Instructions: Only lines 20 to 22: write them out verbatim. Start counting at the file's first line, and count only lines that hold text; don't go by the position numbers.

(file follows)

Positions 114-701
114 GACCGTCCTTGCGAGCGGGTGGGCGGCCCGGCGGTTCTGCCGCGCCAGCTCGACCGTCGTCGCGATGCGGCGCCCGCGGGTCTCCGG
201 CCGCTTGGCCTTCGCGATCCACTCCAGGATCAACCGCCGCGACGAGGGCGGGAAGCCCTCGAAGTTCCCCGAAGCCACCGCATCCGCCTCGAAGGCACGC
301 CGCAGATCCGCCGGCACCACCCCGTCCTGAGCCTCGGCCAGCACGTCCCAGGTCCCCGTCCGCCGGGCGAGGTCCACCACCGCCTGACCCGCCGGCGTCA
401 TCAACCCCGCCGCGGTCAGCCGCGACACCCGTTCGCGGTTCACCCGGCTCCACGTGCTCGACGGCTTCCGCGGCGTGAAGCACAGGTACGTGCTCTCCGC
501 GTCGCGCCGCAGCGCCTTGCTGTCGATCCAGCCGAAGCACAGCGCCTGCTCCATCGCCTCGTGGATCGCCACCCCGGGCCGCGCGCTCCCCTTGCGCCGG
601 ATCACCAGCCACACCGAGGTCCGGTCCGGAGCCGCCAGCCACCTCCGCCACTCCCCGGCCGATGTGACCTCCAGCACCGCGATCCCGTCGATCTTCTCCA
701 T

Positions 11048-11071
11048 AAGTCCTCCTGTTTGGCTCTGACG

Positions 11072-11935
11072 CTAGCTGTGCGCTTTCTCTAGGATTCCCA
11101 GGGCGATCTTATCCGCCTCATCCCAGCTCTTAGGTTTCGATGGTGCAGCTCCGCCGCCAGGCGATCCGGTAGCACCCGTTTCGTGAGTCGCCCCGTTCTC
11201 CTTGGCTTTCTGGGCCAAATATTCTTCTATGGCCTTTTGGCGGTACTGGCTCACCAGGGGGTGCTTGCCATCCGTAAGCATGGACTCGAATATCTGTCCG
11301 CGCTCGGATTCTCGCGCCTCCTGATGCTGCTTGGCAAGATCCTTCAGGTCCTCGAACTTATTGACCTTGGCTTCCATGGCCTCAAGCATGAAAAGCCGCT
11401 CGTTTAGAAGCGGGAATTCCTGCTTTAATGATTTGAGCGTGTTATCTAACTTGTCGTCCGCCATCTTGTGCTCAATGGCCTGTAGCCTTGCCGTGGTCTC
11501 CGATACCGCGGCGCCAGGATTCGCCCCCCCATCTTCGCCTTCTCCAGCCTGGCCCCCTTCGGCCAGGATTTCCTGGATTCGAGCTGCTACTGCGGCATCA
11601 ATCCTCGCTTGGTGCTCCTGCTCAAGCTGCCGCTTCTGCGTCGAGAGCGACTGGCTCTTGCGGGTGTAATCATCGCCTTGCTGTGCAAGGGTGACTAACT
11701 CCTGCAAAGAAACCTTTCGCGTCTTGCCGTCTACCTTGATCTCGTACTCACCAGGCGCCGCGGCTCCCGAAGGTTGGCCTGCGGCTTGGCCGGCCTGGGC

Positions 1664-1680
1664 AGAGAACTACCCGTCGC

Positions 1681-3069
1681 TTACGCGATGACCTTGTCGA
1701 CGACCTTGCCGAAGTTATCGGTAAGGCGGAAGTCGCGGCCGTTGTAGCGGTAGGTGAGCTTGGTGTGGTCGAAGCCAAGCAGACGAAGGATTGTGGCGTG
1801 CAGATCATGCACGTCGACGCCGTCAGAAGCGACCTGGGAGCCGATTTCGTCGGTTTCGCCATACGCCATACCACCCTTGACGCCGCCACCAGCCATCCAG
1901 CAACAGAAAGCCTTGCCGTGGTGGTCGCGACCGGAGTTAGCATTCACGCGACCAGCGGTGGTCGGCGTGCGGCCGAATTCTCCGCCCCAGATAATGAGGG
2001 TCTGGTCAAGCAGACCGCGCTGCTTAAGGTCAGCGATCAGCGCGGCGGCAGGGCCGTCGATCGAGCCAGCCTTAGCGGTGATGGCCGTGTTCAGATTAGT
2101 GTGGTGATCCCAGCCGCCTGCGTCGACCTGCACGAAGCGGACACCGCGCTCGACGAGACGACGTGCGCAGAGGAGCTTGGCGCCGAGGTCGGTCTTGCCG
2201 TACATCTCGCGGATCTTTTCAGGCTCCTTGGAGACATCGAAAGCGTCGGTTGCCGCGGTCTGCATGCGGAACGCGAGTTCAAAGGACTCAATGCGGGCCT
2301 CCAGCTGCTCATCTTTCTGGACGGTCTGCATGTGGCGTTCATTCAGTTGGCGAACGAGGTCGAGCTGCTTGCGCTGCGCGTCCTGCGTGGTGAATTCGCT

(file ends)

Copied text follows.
Positions 1664-1680
1664 AGAGAACTACCCGTCGC

Positions 1681-3069